Change). However, before we explain why some liquid have a concave up meniscus while others share a concave down meniscus, we have to understand the adhesive forces at work of surface tension.Water, for example, is a polar molecule that … meniscus : Definition: Search for: Biology Glossary search by EverythingBio.com : A concave surface of a liquid resulting from surface tension. The bottom of the meniscus is used to measure the volume of a liquid in apparatus such as a graduated cylinder. How capillary action and the meniscus are related to intermolecular forces in water. Fill in your details below or click an icon to log in: You are commenting using your WordPress.com account. Bucket handle tear. The meniscus is the curvature of a liquid’s surface within a container, such as a graduated cylinder. The meniscus plays two important roles within the knee. Again, the meniscus is a very important structure. Concave Meniscus (See diagram A) The curved upper surface of a column of liquid in a container. In a science class, this liquid is usually water or some sort of aqueous solution, and the column is usually a graduated cylinder or a pipet. The knee meniscus is a special layer of extra cartilage that lines the knee joint. The Chemistry Glossary contains basic information about basic terms in chemistry, physical quantities, measuring units, classes of compounds and materials and important theories and laws. A meniscus is the gentle curve displayed at the top of a liquid when it is poured into a container. A meniscus is a critical shock absorber within the knee. the curved surface of a liquid in a container, which can be either in if the molecules of the liquid are attracted to the container or out if the molecules are attracted to each other (Definition of … The quick answer is the meniscus is a C-shaped piece of soft and fibrous cartilage, also known as fibrocartilage, that provides shock absorption and cushion to your knee. Position of eye at all volumetric vessels must be at the same level as the meniscus.
Change). However, before we explain why some liquid possess a concave up meniscus while some share a concave lower meniscus, we must comprehend the adhesive forces at the office of surface tension. Water, for instance, is really a polar molecule that … meniscus : Definition: Look for: Biology Reference search by EverythingBio. com : A concave the surface of a liquid caused by surface tension. The foot of the meniscus can be used to determine the level of a liquid in apparatus like a graduated cylinder. How capillary action and also the meniscus are based on intermolecular forces in water. Complete the information you have below or click a symbol to sign in: You’re commenting making use of your WordPress. com account. Bucket handle tear. The meniscus may be the curvature of the liquid’s surface inside a container, like a graduated cylinder. The meniscus plays two important roles inside the knee. Again, the meniscus is an extremely important structure. Concave Meniscus (See diagram A) The curved upper the surface of a column of liquid inside a container.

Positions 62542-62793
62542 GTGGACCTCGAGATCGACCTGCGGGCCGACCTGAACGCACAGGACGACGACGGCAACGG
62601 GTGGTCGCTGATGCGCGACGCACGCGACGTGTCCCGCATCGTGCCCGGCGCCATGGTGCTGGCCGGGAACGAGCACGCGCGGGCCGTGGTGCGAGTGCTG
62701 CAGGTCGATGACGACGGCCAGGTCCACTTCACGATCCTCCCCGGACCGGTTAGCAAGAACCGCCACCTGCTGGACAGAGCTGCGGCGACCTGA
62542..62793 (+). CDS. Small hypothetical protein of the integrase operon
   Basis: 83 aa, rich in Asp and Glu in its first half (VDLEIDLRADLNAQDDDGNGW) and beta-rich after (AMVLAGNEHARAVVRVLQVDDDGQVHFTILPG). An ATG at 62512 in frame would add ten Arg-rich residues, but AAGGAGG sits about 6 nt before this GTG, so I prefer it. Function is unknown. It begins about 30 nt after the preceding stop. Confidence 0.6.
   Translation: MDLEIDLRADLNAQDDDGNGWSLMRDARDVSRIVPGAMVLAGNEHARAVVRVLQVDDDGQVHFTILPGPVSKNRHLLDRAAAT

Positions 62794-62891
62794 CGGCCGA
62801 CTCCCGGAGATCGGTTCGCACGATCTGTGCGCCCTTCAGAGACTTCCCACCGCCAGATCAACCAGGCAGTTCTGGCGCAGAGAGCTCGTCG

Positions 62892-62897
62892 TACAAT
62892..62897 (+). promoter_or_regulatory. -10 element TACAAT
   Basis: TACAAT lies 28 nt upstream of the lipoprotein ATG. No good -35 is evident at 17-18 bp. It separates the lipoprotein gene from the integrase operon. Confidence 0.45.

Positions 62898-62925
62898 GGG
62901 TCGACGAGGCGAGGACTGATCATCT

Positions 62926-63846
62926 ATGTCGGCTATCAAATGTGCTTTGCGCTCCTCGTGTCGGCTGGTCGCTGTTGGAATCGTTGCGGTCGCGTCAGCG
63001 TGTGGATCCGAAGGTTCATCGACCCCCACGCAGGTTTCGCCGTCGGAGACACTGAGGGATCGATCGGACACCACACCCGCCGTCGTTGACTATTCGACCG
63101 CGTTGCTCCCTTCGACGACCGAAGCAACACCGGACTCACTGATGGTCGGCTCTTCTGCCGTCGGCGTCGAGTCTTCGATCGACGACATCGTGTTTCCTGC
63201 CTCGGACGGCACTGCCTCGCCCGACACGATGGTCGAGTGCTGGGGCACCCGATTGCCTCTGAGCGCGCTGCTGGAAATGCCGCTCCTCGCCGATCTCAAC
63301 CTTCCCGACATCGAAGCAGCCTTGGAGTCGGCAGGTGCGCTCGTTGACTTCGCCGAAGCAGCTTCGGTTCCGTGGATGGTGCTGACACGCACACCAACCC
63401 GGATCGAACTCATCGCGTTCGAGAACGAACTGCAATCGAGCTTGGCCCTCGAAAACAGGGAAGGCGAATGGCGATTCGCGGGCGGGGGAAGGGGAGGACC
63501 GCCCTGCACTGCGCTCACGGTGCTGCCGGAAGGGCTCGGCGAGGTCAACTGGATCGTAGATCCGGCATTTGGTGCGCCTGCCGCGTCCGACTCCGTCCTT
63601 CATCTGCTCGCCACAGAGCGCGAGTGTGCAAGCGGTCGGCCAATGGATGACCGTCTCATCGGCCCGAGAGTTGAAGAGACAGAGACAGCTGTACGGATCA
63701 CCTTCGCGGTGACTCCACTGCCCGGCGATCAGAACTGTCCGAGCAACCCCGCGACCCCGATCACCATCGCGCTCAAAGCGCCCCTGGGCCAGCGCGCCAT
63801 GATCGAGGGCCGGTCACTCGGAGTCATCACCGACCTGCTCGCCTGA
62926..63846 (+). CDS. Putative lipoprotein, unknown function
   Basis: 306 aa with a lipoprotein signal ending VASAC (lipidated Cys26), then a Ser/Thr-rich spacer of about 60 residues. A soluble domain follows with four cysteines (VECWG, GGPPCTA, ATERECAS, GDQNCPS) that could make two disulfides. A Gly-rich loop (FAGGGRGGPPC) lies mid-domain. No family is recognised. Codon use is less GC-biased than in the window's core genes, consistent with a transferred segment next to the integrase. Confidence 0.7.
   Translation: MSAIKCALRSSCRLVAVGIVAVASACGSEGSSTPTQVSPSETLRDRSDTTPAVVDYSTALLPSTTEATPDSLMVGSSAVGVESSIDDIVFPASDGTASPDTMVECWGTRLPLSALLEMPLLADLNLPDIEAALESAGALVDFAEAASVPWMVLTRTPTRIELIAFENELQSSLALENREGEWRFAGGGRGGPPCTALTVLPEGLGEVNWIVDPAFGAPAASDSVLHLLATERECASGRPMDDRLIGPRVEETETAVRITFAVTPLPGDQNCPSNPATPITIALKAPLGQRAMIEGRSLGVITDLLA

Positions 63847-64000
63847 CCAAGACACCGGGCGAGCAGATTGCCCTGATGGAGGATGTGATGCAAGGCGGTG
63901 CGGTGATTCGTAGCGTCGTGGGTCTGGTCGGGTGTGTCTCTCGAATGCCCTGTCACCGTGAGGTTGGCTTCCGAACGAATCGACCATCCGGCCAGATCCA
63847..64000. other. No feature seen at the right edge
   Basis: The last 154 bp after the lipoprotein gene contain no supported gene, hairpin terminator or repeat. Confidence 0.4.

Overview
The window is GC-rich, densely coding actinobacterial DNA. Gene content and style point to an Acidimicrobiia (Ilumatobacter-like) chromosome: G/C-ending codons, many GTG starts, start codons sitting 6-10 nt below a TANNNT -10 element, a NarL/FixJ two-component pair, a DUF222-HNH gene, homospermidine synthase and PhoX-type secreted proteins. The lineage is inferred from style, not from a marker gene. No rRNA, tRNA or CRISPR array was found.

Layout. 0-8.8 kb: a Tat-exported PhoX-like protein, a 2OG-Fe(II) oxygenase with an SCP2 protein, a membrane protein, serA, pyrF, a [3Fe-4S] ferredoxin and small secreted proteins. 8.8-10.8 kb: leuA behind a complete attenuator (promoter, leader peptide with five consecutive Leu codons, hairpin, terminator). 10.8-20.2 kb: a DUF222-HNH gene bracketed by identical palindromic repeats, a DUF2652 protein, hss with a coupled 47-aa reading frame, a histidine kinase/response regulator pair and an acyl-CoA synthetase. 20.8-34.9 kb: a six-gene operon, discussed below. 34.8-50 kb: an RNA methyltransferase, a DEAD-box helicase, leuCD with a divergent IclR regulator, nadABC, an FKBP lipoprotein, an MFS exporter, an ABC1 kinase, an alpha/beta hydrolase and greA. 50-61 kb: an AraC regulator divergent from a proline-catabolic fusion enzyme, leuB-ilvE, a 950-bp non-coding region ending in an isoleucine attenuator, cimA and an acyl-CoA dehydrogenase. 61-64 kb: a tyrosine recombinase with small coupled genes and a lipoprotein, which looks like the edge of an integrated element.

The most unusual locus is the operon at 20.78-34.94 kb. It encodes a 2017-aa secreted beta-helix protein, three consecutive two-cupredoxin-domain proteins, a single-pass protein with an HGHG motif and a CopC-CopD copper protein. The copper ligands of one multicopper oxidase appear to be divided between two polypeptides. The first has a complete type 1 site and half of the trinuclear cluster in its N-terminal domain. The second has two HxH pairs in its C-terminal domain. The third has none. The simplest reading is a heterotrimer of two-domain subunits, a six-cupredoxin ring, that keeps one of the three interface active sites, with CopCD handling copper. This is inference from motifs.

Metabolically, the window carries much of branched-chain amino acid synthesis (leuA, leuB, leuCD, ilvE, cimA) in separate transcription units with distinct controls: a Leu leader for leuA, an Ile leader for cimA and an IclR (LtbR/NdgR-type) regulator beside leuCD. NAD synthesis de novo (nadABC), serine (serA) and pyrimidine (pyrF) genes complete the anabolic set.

Questions and Answers
An answer to the question: What is a meniscus?
Exactly what is a meniscus? A meniscus is exactly what occurs when you place a liquid right into a container. Whenever you put water inside a beaker or test tube, the thing is a curved surface. With many fluids, the attractive pressure between your liquid and also the container is more than the attraction between your individual liquid molecules. Therefore the liquid “sticks” aside from the container. Your teacher may have said you need to browse the test tube towards the “bottom” from the meniscus. So, you need to contain the tube up level together with your eye, and appear through it to determine the underside area of the meniscus. This requires a little practice, and you’ve got to estimate just a little. However if you simply always employ exactly the same method, and browse from the foot of the meniscus, you’ll have a constant method of doing the work. That can help reduce errors inside your experiments. A couple of fluids possess a “backwards” meniscus. A good example is mercury. Should you put mercury inside a test tube, it might be greater in the centre than in the edges.
Meniscus (liquid) Facts for Kids – Learn Meniscus (liquid) facts for kids.
A concave meniscus happens when the particles of the liquid are more strongly attracted to the container (adhesion) than to each other (cohesion). This causes the liquid to climb the sides of the container. This happens between water and glass. Water-based fluids like sap, honey, and milk also have a concave meniscus in glass or other wettable containers.
Q & A: Why does water curve, and what is a meniscus?
Most recent answer: 10/22/2022.
The only real area of the moon’s gravitational pull which has any effect may be the improvement in its strength over aspects of the glass. That’s an very small effect. The top tension is a reasonably major effect. That’s what you’re realizing. Mike W. (printed on 10/22/2007)Follow-on this answer.